Today CWR takes you to a conference at the intersection between climate change and transportation held last week at the University of Massachusetts, Amherst. There, climate scientists, engineers, government officials and activists gathered for a “Climate Change Think Tank” to brainstorm solutions to the problem of transport accounting for some 30 percent of carbon emissions. CWR co-hosts Francesca Rheannon and Bill Baue spoke with Representative John Olver, chair of the House Appropriations Sub-committee on Transportation; Paul Brubaker, head of the US Department of Transportation Research and Innovation Technology Administration; Michael Replogle of Environmental Defense Fund; and Jeff Brown of RideBuzz.org, a regional ride-sharing initiative.
CWR co-host Bill Baue speaks Michael Conroy, author of Branded! How the “Certification Revolution” is Transforming Global Corporations. Conroy discusses how activist campaigning for improved corporate social and environmental practices has gotten companies to respond. The two sides moved from antagonism to tense collaboration in the creation of certification schemes that solved activist concerns while preserving–and often boosting–companies’ profitability. Conroy brings a hands-on view to the story as a program officer at the Ford Foundation and Rockefeller Brothers Fund, where he helped fund the activists NGOs as well as the resulting certification processes. He also serves as chair of TransFair, the Fair Trade certifying body in the US, as well as serving on the board of Forest Stewardship Council, which certifies lumber and paper practices.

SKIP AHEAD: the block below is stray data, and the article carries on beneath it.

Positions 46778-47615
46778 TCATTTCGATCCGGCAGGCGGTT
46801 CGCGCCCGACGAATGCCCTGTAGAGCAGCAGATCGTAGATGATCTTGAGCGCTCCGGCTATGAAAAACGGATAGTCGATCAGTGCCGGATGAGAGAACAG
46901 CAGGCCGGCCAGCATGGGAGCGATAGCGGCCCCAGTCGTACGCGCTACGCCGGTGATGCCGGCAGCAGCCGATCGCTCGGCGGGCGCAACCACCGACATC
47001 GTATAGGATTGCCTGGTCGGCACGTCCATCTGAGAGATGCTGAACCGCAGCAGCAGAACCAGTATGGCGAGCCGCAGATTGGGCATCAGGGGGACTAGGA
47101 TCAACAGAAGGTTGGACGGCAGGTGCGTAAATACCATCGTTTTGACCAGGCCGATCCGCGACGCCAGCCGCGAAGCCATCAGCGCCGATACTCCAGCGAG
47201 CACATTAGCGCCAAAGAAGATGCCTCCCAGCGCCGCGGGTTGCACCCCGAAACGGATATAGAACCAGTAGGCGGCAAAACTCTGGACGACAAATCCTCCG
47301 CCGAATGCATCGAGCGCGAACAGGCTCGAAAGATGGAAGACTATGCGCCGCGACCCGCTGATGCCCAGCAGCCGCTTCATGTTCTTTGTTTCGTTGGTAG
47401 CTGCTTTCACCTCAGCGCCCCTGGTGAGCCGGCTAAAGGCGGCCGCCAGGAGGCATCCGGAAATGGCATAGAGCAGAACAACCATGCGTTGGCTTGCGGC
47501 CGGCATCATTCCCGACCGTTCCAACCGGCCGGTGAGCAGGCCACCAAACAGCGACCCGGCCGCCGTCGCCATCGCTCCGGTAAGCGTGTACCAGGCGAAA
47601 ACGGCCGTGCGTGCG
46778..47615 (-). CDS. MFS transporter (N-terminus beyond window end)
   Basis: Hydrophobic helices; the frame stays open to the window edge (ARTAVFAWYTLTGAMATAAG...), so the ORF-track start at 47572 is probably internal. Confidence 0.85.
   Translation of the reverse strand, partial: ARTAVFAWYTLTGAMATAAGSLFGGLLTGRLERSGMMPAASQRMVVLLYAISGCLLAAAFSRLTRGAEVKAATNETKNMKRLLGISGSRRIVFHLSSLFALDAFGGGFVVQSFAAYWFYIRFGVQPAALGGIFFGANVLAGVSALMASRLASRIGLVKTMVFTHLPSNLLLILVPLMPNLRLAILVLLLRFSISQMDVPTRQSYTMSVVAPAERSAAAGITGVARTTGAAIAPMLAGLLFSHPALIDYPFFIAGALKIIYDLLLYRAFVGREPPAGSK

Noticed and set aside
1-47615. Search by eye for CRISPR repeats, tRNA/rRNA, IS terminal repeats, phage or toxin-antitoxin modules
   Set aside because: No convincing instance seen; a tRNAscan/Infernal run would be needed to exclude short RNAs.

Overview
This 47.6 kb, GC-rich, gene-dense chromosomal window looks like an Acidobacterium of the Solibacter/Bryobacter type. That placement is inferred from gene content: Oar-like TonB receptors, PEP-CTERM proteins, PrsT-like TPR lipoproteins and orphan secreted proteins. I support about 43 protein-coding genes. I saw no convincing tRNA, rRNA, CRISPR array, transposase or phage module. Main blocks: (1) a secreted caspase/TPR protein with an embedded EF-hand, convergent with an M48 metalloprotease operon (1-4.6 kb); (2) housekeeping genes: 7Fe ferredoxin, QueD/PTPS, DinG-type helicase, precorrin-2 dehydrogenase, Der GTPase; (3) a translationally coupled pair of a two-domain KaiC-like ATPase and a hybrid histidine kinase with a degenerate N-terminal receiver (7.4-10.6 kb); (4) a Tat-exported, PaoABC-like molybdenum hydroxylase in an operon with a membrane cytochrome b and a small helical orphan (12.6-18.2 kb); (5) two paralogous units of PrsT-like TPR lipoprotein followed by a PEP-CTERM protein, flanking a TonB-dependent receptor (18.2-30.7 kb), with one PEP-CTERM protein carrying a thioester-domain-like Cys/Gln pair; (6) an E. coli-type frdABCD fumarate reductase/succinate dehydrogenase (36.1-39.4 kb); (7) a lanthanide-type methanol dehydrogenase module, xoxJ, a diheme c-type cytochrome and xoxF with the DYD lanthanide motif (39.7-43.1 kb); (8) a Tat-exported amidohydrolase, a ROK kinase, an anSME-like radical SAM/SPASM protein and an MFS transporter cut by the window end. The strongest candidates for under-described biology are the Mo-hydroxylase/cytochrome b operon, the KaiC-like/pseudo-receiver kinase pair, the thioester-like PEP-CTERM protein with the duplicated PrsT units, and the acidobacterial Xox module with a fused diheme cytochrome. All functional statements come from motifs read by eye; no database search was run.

Michael Ash of the Political Economy Research Institute (PERI) at the University of Massachusetts, Amherst, provides this week’s commentary on the Toxic 100 list of the top corporate polluters that PERI produces.
The second in a two-part conversation with Chris Martenson of the Martenson Report, who recently spoke about the convergence of economic, environmental, and energy crises at the Northeast Sustainable Energy Association (NESEA) Annual Conference. Martenson has a doctorate in neurotoxicology from Duke, an MBA in finance from Cornell, and is a former vice president at Pfizer. In the early 2000s, Martenson quit his high-status position when he recognized profound instabilities in our economic, environmental, and social structures. The interview culminates with Martenson mapping out the idea of re-imagining and transforming the stories we tell ourselves as a culture about growth, surplus, and prosperity.
We also hear commentary from Jennifer Taub of the Isenberg School of Management at the University of Massachusetts, Amherst on how mutual fund conflicts of interest intersect with genocide-free investing.